Exports from key manufacturing sectors, including textiles, leather, and gems and jewellery, have continued to show low growth in 2017-18. The Centre is banking on these sectors to create a large number of jobs.
Even though such sectors have managed to recoup their losses from previous years, they continued to see a much lower export growth rate in a year when India’s outbound trade managed to rise above the $300 billion target after two years, spurred by a rise in global demand, official data showed.
Successive economic surveys have stressed on the need for policy reforms in these sectors. According to rating agency CRISIL, comparative advantage (RCA), or the competitiveness of these labour intensive sectors, has been on a sequential decline. A case in point, the RCA witnessed a significant decline for three of these sectors during 2006 to 2016.
The textile tangle
The $36 billion textile export sector, the third largest foreign exchange earner for the country after petroleum products and gems and jewellery, clocked only 0.75 per cent growth in 2017-18, after a contraction in the past two years. In the last financial year, apparel manufacturing, the largest segment within textiles, registered a decline for the 11th straight month till March 2018.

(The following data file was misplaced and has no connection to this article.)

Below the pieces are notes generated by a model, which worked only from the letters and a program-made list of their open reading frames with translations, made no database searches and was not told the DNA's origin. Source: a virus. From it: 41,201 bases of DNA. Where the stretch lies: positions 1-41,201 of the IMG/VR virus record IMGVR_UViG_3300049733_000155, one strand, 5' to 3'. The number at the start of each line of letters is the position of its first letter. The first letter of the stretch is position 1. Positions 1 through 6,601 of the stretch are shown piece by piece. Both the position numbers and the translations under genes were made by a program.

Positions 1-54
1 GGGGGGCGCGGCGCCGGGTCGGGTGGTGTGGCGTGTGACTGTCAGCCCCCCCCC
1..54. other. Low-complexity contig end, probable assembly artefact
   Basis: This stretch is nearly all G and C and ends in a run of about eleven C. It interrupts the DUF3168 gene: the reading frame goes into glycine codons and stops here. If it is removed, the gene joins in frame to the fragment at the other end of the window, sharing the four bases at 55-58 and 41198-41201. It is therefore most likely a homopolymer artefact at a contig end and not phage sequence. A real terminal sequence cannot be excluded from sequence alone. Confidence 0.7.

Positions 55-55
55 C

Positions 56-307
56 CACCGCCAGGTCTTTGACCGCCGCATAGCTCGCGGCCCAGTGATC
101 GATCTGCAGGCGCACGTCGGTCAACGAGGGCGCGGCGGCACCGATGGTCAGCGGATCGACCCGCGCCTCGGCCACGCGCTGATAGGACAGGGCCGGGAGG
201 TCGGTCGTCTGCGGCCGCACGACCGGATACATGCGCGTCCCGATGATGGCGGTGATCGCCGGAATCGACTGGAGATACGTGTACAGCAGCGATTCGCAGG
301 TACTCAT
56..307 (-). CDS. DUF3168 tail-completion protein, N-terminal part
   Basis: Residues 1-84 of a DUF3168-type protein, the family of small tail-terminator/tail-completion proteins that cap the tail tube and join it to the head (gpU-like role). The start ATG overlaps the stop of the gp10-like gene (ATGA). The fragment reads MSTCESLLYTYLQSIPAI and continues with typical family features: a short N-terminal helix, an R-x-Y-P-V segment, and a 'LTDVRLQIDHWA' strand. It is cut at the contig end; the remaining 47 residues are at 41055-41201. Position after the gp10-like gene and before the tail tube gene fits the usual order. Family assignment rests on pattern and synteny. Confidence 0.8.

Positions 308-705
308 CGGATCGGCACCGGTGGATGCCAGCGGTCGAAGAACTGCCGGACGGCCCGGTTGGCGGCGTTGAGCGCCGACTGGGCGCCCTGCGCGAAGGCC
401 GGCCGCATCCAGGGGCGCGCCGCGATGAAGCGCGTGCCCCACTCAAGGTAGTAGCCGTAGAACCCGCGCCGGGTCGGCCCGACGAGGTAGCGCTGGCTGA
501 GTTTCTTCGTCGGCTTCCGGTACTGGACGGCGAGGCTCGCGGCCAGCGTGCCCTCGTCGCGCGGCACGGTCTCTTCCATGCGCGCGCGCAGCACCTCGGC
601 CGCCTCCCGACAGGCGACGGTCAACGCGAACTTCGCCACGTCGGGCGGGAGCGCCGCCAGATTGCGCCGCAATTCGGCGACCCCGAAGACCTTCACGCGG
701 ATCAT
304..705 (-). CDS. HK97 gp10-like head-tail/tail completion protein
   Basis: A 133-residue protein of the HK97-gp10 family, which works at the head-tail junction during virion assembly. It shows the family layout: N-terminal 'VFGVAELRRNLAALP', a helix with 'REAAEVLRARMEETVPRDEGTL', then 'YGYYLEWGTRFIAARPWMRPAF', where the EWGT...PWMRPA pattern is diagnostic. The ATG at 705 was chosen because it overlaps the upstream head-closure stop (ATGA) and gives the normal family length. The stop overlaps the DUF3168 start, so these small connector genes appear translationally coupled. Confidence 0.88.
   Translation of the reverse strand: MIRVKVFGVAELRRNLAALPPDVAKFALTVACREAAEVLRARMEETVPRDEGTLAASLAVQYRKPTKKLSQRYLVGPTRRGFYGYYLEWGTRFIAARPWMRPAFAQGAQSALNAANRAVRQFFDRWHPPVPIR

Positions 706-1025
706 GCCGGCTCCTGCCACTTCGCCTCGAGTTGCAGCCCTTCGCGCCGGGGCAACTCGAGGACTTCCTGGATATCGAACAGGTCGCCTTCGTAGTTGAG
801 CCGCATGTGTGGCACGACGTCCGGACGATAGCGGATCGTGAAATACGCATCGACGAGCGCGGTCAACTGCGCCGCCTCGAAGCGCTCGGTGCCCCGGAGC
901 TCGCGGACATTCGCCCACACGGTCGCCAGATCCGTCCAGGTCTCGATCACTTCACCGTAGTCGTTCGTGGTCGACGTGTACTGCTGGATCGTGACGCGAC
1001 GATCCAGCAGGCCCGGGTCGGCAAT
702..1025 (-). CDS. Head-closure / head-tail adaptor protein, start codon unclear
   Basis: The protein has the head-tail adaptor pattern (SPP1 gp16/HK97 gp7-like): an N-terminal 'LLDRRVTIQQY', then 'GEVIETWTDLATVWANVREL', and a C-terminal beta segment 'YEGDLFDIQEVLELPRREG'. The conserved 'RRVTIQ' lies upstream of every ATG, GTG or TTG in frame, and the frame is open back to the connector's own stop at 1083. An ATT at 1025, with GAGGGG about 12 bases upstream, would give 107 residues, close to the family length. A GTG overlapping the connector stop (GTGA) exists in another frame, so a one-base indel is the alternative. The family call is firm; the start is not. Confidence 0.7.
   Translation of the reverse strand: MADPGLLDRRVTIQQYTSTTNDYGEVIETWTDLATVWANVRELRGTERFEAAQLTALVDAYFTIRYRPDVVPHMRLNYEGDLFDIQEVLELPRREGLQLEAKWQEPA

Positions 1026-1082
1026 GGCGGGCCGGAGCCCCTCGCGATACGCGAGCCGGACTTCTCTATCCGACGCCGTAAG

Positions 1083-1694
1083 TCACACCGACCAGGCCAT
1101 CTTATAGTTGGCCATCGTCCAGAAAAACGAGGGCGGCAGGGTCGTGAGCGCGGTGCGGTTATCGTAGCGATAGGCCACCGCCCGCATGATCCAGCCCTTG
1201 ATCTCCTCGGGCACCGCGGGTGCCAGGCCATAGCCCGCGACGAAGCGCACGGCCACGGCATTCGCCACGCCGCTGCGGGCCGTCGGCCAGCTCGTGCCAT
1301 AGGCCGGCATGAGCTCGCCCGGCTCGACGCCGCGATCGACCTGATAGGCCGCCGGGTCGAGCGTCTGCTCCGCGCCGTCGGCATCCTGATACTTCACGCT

“These figures indicate an ongoing shrinkage in the industry, which is a cause for concern. The sector currently employs 12.9 million workers, and the ongoing slide has hit several clusters. While India is struggling with the problem of stagnation in exports, countries such as Bangladesh and Vietnam are showing growth in apparel exports,” said HKL Magu, chairman, Apparel Export Promotion Council.
Unresolved issues, including the reduction in duty drawback after the imposition of GST and capital blockage due to slow refunds have affected growth estimates, experts said.
The labour-intensive apparel segment is doing quite badly. This is a very disturbing feature because despite the contraction in the sector, India’s exports have grown. Currency has also been a big issue. The rupee was trading at around 68 per US dollar in March and then it came down to sub-64 levels,” said Sanjay Jain, chairman, Confederation of Indian Textile Industry.
In fact, GST aftershocks have been felt across sectors.
The $23 billion transport equipment segment saw its growth rate plunging from more than 8 per cent in 2016-17 to 1.31 per cent in 2017-18. According to industry insiders, smaller firms reduced output to avoid defaulting on their loans, which hit the sector.
The GST has also affected the leather sector, where informal business chains have traditionally relied on cash transactions. Also, the crackdown on the cattle trade in Uttar Pradesh, the epicentre of the leather industry, has hit the sector hard.
Gold loses shine
In the gems and jewellery sector, the clampdown on loans by public sector banks following the Nirav Modi scam has affected the sector. “We are awaiting details on the gold policy,” a senior functionary from the Gems and Jewellery Export Promotion Council said. The government last year banned the export of gold products with purity above 22 carats, to reduce irregularities in trade.